Aboriginal Peoples Television Network (APTN) Chief Executive Officer, Jean LaRose, arrived at his sixth-floor Portage Ave. office in downtown Winnipeg on Aug. 31 expecting to hear from the Canadian Radio-television and Telecommunications Commission (CRTC) that a temporary license renewal for the network had been ordered.
APTN's first, six-year broadcasting license was set to expite at midnight and the CRTC was expected to issue a temporary (administrative) license renewal so the network could continue operating while the commission completed deliberations on the detailed renewal application that the network had put forward earlier this year. That decision was expected within a few months.
LaRose had been told by commission officials to check the CRTC Web site. It was anticipated that the announcement of an administrative renewal would appear there at some point during the day. But when the posting appeared mid-morning, the news was quite unexpected: full renewal. And APTN got just about everything it had asked for in its renewal application.
The waiting was over almost before it had begun. The new, full, seven-year license would take effect at 12:01 a.m. that evening. The commission also approved APTN's request for a 10 cent per subscriber fee increase--from the current 15 cents to 25. That will translate into an additional $10- to $12 million a year in revenues.
"Champagne? No. We have a no alcohol policy. But the water and coffee was flowing freely here this morning and you can quote me on that," said a jubilant LaRose when contacted by phone for comment. "It's quicker than we expected. We're not going to the administrative renewal process and we got everything we wanted."
He couldn't resist a little dig at Windspeaker. The cover of our June edition, which contained stories about some of the growing pains the network had endured over the last few years, featured a photo of a poker table and the caption "APTN goes all in on license renewal."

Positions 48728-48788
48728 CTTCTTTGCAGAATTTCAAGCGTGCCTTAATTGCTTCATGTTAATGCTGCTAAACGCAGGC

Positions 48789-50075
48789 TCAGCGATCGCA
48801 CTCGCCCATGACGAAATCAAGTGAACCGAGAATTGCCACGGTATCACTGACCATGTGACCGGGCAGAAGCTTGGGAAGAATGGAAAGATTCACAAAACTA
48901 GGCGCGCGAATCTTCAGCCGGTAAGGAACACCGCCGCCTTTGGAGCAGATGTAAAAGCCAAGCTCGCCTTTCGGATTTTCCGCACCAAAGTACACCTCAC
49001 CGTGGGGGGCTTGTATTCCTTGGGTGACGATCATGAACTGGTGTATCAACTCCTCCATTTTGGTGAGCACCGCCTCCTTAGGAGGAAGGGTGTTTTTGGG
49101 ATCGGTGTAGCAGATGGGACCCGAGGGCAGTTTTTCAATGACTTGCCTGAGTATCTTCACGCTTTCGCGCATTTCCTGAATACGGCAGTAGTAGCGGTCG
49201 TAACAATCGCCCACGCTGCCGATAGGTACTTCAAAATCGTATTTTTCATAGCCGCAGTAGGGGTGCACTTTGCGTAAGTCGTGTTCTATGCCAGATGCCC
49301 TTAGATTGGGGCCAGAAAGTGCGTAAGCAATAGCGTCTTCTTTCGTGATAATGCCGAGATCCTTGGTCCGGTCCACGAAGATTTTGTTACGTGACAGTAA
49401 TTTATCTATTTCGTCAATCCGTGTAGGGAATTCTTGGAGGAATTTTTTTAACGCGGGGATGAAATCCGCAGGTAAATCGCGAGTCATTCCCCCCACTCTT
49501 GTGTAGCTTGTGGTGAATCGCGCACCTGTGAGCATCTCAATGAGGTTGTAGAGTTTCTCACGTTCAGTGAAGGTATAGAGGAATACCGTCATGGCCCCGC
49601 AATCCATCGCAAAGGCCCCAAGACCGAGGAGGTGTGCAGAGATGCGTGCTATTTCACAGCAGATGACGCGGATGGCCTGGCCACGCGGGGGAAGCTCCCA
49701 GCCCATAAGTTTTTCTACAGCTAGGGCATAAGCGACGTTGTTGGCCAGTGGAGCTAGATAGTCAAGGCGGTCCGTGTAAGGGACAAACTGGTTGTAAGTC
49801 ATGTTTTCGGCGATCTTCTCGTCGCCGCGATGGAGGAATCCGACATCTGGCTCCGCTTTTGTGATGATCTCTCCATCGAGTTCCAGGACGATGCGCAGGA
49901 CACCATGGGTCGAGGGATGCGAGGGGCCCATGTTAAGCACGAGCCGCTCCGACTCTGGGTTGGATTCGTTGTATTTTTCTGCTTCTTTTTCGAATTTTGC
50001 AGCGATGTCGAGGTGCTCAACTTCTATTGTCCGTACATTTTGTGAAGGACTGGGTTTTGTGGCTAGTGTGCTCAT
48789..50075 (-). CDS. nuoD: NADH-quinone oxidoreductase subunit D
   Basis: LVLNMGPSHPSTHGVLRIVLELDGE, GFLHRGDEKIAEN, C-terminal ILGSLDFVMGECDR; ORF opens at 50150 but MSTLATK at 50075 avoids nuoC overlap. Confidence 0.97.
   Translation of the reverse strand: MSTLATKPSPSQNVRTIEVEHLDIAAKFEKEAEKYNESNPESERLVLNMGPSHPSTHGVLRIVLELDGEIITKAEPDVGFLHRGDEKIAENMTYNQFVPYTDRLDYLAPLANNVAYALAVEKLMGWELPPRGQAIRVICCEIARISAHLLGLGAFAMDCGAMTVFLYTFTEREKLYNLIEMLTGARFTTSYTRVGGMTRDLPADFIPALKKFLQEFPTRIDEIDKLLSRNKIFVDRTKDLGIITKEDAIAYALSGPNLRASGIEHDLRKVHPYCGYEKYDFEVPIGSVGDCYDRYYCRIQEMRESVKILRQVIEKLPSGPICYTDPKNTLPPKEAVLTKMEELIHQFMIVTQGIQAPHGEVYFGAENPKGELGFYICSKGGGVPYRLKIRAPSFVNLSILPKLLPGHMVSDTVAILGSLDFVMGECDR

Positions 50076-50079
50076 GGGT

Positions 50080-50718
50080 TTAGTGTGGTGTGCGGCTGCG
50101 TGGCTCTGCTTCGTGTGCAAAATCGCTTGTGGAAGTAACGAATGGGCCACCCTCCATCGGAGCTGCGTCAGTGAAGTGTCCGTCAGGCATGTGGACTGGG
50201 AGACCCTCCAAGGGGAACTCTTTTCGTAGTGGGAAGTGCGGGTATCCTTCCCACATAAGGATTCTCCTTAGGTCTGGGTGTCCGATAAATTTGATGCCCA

"Now you can show the poker table with all the chips in front of me," LaRose joked.
APTN will now be able to offer "versioned" programming where the viewers will be able to select one of several languages. It will be able to send out two different feeds of its programming, meaning that western markets will not have to watch programming at a time that is convenient for eastern viewers. Aboriginal programming will make up 35 hours a week of the network's schedule by 2012. The CEO said the news will not have to go on the air at 4:30 in Vancouver anymore and that should make it easier to sell advertising, which will increase the revenues even more, as well as the size of the audience.
While the cable companies objected to the increase, which means they will have to raise their prices and deal with possible customer complaints, LaRose said the commission was impressed by the number of letters of support it received in favor of renewal. And a couple of big players supported APTN: the Canadian Association of Broadcasters (CAB) and the CTV network both wrote letters of support. It was the first time the CAB has ever come out in support of a broadcaster.
More money means better programming and more opportunity for Aboriginal producers, the CEO said.
The north/south split on the APTN board and the predominance of Inuktitut language programming has been a problem the network has been dealing with since the beginning. Changes to the board structure have been implemented so that southern members are not outvoted by the north. The CRTC made those changes a condition of the license.
"It comes into effect at 12:01 tonight. The governance committee has already given me direction to proceed with those changes and to start advertising for the seats on the board based on the new governance structure. We're on track to live up to that commitment," LaRose said.
By Paul Barnsley
Windspeaker Staff Writer
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|Date:||Sep 1, 2005|
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